CSF2 is another tool in the toolkit to prevent suicide - the CSF2 program offers skill-based training that teaches people to avoid the catastrophic thinking that leads to a downward spiral, provides them with skills to identify the positive things that are present in their lives, and provides them with skills that helps keep the negative things in the proper perspective.
CSF2 is constantly assessing the effectiveness of its program efforts. Technical Reports 1-4 are currently available on the Downloads page (CSF2 Supporting Documents).
It is possible that the training provided in the CSF2 program could be used to limit the negative impact of stress and trauma that might otherwise lead to PTSD, but we believe that this would likely depend on the severity of the stress and trauma, how effectively the person employs the training, and other factors.
CSF2 is constantly assessing the effectiveness of its program efforts. Technical Reports 1-4 are currently available on the Downloads page (CSF2 Supporting Documents).
No, Comprehensive Soldier & Family Fitness will not cure PTSD. Post-Traumatic Stress Disorder is a recognized medical condition, and there are several medical treatments for PTSD - CSF2 is not meant to be one of those medical treatments for PTSD.
The material taught in the Comprehensive Soldier & Family Fitness program can help provide beneficial cognitive strategies for those who have been diagnosed with PTSD, and these strategies may positively impact how the patient approaches a doctor-approved medical treatment for PTSD. However, CSF2 is not a medical program designed to treat PTSD. The Army employs various medical treatments for PTSD, and those treatments are resourced and managed by the Army Medical Department (AMEDD).
When faced with stress and/or adversity, resilience is a key factor in the mental, emotional, and behavioral ability to cope with and recover from the experience, achieve positive outcomes, adapt to change, stay healthy and grow from the experience. Resilience is closely linked to Performance. Performance is one measure used to assess an individual's level of resilience. A resilient individual is better able to leverage mental and emotional skills and behavior that promotes optimal human performance.
CSF2 has a Facebook page, located at https://www.facebook.com/ArmyCSF2.This page is regularly updated with CSF2 news and events, and CSF2 encourages visitors to post comments and respond to questions posted to the page. It also features Hunt the Good Stuff every Thursday, use #HTGS to find it on Twitter. CSF2's Twitter page is located at https://www.twitter.com/ArmyCSF2. All are welcome to follow @ArmyCSF2.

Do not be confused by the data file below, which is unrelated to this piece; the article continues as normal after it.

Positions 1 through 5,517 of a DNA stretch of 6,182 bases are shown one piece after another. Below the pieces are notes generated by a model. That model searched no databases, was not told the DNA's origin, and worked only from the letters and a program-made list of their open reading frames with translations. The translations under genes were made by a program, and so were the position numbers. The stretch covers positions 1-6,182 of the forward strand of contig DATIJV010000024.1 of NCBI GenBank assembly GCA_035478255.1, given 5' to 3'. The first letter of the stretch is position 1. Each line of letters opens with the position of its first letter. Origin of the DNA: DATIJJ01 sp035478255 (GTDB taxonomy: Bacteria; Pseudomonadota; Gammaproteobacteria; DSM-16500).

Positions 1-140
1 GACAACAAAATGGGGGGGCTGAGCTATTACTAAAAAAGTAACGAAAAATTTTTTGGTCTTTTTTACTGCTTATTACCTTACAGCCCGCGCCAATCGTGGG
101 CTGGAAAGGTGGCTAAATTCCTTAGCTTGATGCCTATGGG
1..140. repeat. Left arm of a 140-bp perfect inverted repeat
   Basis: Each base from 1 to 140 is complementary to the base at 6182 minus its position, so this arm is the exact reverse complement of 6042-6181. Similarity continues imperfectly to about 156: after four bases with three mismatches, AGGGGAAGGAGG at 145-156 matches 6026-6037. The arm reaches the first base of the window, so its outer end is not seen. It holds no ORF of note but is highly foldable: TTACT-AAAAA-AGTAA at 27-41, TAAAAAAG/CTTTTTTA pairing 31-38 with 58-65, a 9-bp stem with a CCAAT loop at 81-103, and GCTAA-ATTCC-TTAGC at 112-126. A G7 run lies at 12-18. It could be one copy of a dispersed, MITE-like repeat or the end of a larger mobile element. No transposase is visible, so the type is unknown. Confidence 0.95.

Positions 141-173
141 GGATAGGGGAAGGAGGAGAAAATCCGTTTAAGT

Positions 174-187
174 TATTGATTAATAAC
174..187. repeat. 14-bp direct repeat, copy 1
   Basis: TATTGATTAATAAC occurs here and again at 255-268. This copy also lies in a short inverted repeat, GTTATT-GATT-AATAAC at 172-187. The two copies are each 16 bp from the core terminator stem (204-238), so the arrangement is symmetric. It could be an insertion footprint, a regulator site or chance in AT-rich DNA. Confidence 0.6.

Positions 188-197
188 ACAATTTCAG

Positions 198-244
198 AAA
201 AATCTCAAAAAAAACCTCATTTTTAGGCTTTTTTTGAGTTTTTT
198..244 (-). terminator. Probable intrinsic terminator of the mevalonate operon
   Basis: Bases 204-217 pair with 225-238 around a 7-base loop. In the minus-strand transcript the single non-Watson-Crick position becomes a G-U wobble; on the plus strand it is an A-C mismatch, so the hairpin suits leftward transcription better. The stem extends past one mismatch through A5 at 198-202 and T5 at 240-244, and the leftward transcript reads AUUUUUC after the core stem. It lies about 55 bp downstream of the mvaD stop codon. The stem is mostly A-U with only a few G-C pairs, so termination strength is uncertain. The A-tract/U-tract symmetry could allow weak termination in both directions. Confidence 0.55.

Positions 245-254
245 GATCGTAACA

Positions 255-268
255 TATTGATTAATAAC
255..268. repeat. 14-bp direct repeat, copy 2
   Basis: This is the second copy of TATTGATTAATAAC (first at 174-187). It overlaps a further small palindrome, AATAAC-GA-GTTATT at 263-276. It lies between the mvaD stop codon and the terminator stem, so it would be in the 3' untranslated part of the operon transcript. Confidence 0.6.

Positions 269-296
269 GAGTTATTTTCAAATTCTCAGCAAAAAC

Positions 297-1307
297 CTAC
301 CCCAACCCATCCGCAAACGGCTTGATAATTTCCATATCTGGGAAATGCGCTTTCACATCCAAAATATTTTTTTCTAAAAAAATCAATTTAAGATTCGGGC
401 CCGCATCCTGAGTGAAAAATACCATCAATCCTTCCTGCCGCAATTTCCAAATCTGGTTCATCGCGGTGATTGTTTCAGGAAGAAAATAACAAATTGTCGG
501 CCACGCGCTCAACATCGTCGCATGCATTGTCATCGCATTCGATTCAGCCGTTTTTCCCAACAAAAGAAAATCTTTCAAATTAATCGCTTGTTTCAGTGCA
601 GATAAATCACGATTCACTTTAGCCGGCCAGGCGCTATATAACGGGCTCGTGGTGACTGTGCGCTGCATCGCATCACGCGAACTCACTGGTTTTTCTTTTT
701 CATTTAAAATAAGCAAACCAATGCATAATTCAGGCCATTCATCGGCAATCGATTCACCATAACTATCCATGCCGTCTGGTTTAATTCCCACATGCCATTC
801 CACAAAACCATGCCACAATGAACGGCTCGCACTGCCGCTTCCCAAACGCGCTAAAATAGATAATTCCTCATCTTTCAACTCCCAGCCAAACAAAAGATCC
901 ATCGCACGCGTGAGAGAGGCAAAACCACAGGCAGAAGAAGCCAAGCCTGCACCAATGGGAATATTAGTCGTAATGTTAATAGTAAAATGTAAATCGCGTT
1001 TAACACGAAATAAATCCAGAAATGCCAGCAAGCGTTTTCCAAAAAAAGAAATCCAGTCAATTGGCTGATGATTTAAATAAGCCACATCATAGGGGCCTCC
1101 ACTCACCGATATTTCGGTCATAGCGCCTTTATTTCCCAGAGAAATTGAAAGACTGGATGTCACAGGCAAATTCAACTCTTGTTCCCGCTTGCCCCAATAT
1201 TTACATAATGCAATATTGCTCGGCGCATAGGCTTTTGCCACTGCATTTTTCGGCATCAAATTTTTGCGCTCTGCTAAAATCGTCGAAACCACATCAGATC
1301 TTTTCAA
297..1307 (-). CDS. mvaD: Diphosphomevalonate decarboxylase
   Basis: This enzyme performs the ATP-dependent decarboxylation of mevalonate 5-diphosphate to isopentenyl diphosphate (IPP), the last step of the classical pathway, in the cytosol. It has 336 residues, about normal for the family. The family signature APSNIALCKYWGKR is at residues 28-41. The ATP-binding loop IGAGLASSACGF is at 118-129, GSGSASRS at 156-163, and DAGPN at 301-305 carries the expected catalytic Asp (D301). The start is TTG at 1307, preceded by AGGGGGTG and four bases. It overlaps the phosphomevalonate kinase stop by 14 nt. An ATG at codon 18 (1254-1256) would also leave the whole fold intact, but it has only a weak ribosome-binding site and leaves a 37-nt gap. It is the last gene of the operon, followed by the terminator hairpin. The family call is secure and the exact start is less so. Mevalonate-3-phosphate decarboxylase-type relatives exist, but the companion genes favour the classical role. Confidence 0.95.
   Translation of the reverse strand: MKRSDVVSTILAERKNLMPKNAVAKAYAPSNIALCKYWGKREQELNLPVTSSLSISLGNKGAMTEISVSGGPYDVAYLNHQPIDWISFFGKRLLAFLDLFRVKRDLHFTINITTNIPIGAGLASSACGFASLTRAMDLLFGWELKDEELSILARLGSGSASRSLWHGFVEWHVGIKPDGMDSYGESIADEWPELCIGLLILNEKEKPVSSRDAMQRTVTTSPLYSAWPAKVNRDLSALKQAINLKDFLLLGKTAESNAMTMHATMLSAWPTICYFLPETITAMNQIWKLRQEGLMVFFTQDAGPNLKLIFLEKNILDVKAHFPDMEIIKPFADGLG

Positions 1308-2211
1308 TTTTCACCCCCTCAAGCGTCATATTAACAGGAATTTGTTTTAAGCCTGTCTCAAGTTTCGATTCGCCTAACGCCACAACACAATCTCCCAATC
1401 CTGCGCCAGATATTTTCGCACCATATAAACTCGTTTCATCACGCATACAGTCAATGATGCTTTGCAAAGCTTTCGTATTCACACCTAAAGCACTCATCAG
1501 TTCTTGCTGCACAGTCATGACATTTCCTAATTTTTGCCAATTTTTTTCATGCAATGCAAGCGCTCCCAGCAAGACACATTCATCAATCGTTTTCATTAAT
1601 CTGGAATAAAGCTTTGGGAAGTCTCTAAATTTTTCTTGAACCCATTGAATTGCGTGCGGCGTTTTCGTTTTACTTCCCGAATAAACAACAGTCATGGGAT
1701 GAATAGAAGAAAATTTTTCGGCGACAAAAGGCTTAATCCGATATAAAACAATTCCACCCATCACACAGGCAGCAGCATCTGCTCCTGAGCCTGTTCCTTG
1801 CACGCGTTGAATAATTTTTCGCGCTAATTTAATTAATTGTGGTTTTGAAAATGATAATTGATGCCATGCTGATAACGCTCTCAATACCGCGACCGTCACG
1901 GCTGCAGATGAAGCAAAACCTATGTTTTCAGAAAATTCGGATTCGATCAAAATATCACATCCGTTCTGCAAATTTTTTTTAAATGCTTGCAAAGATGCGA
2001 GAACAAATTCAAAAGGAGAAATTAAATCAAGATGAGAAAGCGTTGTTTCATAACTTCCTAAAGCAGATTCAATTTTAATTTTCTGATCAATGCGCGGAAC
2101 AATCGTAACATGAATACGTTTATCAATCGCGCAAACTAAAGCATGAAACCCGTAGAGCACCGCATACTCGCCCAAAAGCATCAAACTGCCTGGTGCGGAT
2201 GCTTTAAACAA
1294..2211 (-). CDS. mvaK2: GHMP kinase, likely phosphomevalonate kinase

The Global Assessment Tool (GAT) is an online survey that combines objective health data with survey-based questions, providing the individual self-awareness in the five dimensions of strength (as defined by the World Health Organization): emotional, social, spiritual, family and physical. The user is provided scores based on their answers to the questions, followed by personalized online self-development recommendations. Developed by experts from the U.S. Military, civilian universities, hospitals, and industry professionals, the GAT is built upon a foundation of scientifically validated measures of health and resilience. All individual GAT results are completely confidential. Individual question responses and dimensional scores are not made available to anyone other than the individual taking the GAT. The GAT takes an average of 18 minutes to complete. There is a different GAT for Soldiers, Family members and Army Civilians.
Completing the GAT is an annual requirement for Soldiers and deploying Army Civilians. Completing the GAT is optional for non-deploying Army Civilians and Family members, however, we highly encourage that you take the GAT because doing so is the gateway for helping you become more resilient and enhancing your performance.
Any family member who is registered in Defense Eligibility Enrollment Reporting System (DEERS) may take the GAT for Family Members, but the primary audience for the GAT for Family Members is spouses.
Please visit the Take the GAT page. You will need to log in using your CAC card or your Army Knowledge Online (AKO) username and password.